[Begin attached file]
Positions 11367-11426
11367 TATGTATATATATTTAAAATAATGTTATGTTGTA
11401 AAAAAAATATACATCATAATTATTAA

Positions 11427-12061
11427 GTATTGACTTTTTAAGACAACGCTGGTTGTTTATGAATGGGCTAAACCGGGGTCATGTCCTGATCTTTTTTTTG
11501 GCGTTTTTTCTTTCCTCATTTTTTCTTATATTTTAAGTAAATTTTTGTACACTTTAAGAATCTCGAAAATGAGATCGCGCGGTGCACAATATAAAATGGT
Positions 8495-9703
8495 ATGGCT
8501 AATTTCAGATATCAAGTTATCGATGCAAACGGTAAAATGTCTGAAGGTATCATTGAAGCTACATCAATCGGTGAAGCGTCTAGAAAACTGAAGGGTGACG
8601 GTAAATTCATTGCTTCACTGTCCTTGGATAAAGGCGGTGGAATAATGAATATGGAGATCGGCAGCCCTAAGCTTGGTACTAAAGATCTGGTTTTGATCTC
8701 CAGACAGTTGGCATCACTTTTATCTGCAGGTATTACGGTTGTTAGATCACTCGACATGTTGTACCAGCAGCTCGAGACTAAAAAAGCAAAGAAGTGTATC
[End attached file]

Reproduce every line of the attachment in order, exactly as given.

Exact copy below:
Positions 11367-11426
11367 TATGTATATATATTTAAAATAATGTTATGTTGTA
11401 AAAAAAATATACATCATAATTATTAA

Positions 11427-12061
11427 GTATTGACTTTTTAAGACAACGCTGGTTGTTTATGAATGGGCTAAACCGGGGTCATGTCCTGATCTTTTTTTTG
11501 GCGTTTTTTCTTTCCTCATTTTTTCTTATATTTTAAGTAAATTTTTGTACACTTTAAGAATCTCGAAAATGAGATCGCGCGGTGCACAATATAAAATGGT
Positions 8495-9703
8495 ATGGCT
8501 AATTTCAGATATCAAGTTATCGATGCAAACGGTAAAATGTCTGAAGGTATCATTGAAGCTACATCAATCGGTGAAGCGTCTAGAAAACTGAAGGGTGACG
8601 GTAAATTCATTGCTTCACTGTCCTTGGATAAAGGCGGTGGAATAATGAATATGGAGATCGGCAGCCCTAAGCTTGGTACTAAAGATCTGGTTTTGATCTC
8701 CAGACAGTTGGCATCACTTTTATCTGCAGGTATTACGGTTGTTAGATCACTCGACATGTTGTACCAGCAGCTCGAGACTAAAAAAGCAAAGAAGTGTATC